I’m very wary of Airbus historically overpromising and under delivering when it comes to range (a345 and TBH the 350ulh only gets range through ditching payload). And I would be wary of ever touching a RR engine again after the A380 incident, but that’s just my skippy perspective.

At the end of the day I’ll be happy when QF finally achieves the holy grail and delivers us a non stop to London and New York - whatever the aircraft. No more pointless stop over!
 
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OA940
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Re: Airbus and Boeing meet Qantas Project Sunrise challenge, RFP to be completed by end of 2019

Thu Sep 06, 2018 10:28 am

Erebus wrote:
Has anyone got any idea how many frames are up for grabs in this RFP? 10-15? (not all for use on longest routes, of course)


Well they're gonna need 3 frames for each route, and they said they'd like to do SYD/MEL/BNE-LHR/JFK so that's 6 routes. Assuming these would all be single daily flights that's 18 aircraft, but I doubt they all are gonna have the same frequency (chances are either routes from SYD will have more frequencies or from BNE/MEL fewer) so I'd say 15-20 aircraft. They'd also probably get a ton of options/purchase rights too like with the 787.
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smartplane
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Re: Airbus and Boeing meet Qantas Project Sunrise challenge, RFP to be completed by end of 2019

Thu Sep 06, 2018 11:30 am

keesje wrote:
But Qanats is seeking more details from Boeing specifically on the weight of the 777-8.

Apparently that is a topic on the table on board level.

Could the Boeing Board have more weighty (pardon the pun) issues on the table, including whether to suspend/delay 778 development, or replace both X's with an 8.5?
 
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Revelation
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Re: Airbus and Boeing meet Qantas Project Sunrise challenge, RFP to be completed by end of 2019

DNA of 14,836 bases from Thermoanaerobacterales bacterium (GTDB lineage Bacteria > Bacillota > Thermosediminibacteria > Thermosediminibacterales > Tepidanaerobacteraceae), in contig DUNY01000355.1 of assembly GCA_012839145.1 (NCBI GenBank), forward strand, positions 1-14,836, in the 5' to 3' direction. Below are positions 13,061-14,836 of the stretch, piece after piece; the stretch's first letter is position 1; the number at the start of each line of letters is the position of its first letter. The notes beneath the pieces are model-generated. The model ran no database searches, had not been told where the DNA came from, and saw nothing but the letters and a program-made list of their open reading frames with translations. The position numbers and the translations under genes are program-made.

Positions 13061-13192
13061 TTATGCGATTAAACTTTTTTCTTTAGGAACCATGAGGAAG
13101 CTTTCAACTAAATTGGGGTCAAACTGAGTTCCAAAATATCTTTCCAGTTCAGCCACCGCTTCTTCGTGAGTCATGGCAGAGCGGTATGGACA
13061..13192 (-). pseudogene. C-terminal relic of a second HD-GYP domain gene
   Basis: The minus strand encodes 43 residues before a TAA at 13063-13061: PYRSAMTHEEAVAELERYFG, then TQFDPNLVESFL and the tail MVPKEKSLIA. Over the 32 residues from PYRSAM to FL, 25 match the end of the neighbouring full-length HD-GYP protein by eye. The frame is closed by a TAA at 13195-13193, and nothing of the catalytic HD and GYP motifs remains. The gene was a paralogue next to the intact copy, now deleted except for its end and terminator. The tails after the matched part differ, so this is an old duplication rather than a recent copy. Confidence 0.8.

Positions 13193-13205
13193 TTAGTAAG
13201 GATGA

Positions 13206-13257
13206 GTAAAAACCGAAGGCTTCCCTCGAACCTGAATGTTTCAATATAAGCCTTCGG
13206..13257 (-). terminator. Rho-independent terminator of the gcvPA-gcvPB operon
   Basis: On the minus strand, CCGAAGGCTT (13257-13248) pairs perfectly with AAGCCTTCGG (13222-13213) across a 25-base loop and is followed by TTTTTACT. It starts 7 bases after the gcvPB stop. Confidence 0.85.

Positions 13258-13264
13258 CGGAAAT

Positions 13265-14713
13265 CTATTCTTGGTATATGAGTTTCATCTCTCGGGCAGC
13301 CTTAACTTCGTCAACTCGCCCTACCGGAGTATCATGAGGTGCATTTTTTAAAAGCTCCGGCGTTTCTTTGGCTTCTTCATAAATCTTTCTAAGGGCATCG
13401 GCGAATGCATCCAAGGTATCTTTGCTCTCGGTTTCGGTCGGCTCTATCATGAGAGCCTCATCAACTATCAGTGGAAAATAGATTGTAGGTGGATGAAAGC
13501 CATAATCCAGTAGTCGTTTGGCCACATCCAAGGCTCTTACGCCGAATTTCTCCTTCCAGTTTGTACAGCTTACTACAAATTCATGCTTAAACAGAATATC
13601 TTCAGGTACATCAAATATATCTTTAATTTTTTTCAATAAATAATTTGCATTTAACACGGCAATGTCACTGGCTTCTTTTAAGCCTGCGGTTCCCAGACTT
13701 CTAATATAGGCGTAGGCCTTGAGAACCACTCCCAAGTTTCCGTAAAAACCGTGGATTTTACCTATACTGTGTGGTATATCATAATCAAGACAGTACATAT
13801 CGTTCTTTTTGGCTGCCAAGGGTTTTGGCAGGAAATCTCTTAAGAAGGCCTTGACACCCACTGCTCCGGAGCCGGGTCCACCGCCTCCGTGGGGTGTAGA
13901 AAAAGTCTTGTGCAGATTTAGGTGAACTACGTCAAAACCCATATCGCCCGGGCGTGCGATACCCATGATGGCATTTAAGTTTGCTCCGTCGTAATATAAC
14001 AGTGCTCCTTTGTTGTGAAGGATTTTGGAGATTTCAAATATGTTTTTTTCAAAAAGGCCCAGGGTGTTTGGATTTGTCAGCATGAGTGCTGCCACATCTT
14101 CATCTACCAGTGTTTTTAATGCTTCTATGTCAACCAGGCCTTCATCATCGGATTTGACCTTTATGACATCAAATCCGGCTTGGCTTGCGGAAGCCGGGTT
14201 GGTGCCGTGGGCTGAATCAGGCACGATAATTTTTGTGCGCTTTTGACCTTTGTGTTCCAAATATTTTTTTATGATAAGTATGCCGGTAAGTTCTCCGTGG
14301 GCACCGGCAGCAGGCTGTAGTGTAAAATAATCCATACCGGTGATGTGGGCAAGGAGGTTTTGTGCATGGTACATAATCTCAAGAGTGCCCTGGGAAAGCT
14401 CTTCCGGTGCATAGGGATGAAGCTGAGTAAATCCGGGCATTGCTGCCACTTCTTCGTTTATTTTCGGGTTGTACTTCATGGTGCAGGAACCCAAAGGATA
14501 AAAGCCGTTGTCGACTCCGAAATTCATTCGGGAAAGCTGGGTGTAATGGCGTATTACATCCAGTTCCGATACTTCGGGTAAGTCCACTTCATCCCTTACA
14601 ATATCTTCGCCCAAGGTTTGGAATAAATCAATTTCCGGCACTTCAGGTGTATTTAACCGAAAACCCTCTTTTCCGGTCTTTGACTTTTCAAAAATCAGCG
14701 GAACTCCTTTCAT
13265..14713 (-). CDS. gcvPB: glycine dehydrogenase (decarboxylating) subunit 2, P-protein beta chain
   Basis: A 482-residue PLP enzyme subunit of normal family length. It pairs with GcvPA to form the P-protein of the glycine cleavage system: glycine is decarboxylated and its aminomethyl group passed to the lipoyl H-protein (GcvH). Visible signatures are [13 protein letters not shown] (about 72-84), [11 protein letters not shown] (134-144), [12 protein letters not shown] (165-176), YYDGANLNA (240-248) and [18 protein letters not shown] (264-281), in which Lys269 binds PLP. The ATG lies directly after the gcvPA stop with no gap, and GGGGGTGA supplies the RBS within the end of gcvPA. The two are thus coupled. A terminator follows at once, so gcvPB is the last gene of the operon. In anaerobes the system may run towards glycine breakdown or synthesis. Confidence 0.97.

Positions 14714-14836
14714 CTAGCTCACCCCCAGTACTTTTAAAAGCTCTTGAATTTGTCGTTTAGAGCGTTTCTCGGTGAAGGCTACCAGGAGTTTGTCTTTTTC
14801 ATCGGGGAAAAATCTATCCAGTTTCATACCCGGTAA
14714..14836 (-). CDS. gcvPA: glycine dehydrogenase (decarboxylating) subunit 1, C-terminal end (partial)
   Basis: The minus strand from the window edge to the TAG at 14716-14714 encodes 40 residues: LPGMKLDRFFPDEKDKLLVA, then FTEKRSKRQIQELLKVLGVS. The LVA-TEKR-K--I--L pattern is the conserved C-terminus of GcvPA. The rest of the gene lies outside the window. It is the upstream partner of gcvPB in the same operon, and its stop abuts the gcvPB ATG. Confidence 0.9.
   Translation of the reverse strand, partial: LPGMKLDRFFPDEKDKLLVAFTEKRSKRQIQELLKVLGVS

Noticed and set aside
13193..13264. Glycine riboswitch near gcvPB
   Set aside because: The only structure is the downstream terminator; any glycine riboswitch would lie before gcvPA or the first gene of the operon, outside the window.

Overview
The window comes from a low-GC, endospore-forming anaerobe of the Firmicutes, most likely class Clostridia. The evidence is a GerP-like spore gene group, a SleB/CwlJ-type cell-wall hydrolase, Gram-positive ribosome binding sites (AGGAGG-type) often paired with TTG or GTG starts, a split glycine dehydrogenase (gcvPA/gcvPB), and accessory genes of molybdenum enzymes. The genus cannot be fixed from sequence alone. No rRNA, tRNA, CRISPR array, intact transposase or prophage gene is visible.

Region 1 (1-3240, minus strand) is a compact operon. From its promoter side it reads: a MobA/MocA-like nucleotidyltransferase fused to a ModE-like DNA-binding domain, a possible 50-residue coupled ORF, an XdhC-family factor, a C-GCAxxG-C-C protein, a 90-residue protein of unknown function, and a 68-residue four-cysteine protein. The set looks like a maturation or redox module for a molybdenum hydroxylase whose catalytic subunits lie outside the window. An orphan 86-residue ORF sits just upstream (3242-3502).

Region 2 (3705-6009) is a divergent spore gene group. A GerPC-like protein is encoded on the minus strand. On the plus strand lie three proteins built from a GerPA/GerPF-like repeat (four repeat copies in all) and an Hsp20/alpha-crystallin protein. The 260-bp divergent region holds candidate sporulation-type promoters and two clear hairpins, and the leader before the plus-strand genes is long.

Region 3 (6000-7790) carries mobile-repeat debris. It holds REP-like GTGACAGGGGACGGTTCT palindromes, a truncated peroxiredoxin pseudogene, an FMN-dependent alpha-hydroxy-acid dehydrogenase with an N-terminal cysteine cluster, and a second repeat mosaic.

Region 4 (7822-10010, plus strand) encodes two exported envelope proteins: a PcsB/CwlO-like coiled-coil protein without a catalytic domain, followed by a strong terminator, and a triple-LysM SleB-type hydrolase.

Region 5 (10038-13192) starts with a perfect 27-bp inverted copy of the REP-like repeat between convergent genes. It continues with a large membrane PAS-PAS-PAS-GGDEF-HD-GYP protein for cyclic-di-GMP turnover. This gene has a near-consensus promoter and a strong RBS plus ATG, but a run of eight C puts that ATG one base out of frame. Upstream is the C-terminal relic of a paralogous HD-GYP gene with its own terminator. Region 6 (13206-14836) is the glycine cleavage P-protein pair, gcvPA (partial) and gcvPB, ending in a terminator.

Thu Sep 06, 2018 11:37 am

keesje wrote:
If the 777-8 is very heavy, it is very heavy.

That's not a positive for an aircraft, specially on long term operating costs.

It's not that simple, K-man.

More weight comes from the engine with the biggest diameter fan and the highest bypass ratio ever. Remember how you tell us this matters when you talk about A321neo? More weight comes from longer wings optimized for long range. More weight relative to competitor allows more strength to carry more fuel and cargo.

As above, both products have met the entry criteria. Should be interesting to see which one wins.
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Erebus
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Re: Airbus and Boeing meet Qantas Project Sunrise challenge, RFP to be completed by end of 2019

Thu Sep 06, 2018 1:23 pm

redroo wrote:
This is why the 359 was never in the picture IMHO. It offered very little different from the 789. The 35J is different and probably opens up the competition some more.


In the reuters article linked by keesje above, Joyce says that they could combine the order with some A350-900s if they selected the A350-1000ULR.
 
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Stitch
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Re: Airbus and Boeing meet Qantas Project Sunrise challenge, RFP to be completed by end of 2019

Thu Sep 06, 2018 2:09 pm

ClassicLover wrote: